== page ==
Can the America’s Cup make great TV?

The long-rumoured America’s Cup TV series has some great talent behind it – but will the arcane world of the ‘Auld Mug’ ever have blockbuster appeal, asks Toby Heppell ?

A long-rumoured America’s Cup TV series now looks set to be going ahead with a top-level studio and producers onboard. But will a docu-series drive eyes onto an event that can struggle to increase audience beyond the world of die-hard sailing fans?

When the 37th America’s Cup protocol was first revealed in November 2021, outlining the plans for the next America’s Cup in 2024, it contained a stated intention to produce a documentary series to accompany the event.

However, the confirmation was far from a guarantee, loosely stating:

‘With a view to opening the doors and the continued drive to increase the global audience of the America’s Cup and the sport of sailing, a condition of entry to competitors is [that] they agree to be part of a potential behind-the-scenes documentary series. The intention of this is to bring the secrecy, the drama and all the teams’ personalities into the limelight.’

With little mention of progress on this idea since, you may have been forgiven for thinking it had been quietly dropped, but last week the organisers of the next AC officially confirmed it would be going ahead.

A release from the America’s Cup stated that:

“America’s Cup and Skydance Sports have announced an exclusive partnership to produce an all-access, behind-the-scenes documentary series.

“Chai Vasarhelyi and Jimmy Chin, the Academy Award-winning directors of the 2018 documentary Free Solo, will executive produce under their Little Monster Films banner alongside their Academy Award-winning Free Solo producer Evan Hayes and his Anomaly Content & Entertainment (ACE) production company, with David Ellison, Jesse Sisgold and Jon Weinbach of Skydance.”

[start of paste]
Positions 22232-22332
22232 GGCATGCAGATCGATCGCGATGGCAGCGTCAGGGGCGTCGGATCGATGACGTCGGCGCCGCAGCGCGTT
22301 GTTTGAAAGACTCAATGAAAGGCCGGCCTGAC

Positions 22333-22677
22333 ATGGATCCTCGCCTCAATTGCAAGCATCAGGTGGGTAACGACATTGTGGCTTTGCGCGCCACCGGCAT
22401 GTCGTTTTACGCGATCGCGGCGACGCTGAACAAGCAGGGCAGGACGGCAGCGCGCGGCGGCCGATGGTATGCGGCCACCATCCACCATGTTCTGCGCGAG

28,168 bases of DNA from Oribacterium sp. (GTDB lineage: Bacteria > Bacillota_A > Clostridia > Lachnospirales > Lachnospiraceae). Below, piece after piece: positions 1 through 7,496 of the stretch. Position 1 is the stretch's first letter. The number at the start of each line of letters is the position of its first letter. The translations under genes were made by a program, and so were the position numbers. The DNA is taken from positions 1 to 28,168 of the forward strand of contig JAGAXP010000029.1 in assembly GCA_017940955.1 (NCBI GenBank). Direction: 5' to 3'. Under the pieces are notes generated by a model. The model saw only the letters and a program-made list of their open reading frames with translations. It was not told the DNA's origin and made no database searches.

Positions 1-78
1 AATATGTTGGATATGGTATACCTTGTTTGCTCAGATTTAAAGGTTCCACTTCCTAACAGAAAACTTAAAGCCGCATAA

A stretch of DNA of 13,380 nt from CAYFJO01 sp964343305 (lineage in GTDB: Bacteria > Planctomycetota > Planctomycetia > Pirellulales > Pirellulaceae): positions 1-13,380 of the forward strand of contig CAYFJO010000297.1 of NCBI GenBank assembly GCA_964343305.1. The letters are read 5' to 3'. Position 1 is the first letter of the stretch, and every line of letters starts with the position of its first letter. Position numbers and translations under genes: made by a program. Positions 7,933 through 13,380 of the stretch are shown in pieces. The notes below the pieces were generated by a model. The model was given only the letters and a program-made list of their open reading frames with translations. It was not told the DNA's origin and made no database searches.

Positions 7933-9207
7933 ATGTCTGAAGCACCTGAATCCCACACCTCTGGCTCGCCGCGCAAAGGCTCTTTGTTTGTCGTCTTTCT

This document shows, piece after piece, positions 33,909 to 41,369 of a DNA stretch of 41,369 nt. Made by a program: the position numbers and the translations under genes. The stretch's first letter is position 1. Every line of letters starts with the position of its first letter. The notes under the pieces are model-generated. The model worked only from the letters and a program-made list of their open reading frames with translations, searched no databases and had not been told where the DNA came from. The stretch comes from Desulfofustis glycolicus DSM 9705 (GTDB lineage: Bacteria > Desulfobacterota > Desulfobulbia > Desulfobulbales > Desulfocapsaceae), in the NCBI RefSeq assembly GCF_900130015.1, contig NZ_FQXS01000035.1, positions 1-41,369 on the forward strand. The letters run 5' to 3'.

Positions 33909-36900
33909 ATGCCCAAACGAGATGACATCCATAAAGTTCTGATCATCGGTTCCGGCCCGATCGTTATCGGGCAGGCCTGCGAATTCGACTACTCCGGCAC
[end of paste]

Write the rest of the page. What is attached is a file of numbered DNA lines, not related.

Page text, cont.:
This is big news for the world of sailing with serious talent backing a series based around the sport’s most recognisable brand. David Ellison and Skydance have been responsible for some of the most successful blockbusters of recent years, including the box office record-breaking Top Gun: Maverick and Mission Impossible and Jack Reacher action movies.

Academy Award-Winning Directors Chai Vasarhelyi and Jimmy Chin. Photo: America’s Cup

Free Solo is an Oscar-winning documentary feature film about climber Alex Honnold’s bid to free scale the El Capitan rock face in Yosemite, USA. It’s a fantastic example of how a niche sport can be made appealing to a wider audience through incredible cinematography and story-telling.

Not only are some big names involved in the project, Hayes even arrives to the project with some sailing background. “I grew up sailing and have long been fascinated with the America’s Cup, one of the greatest international competitions in history,” he said.

“The America’s Cup is spectacular in every way. The human drama is intense, the scale is epic, and these boats have never raced faster. As the America’s Cup has evolved, so has the untapped potential in telling the stories behind the Cup.”

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The Drive to Survive factor

Given how highly dependent America’s Cup teams are on their designers and engineers to create the fastest machinery within a ruleset, America’s Cup sailing has often been likened to Formula 1.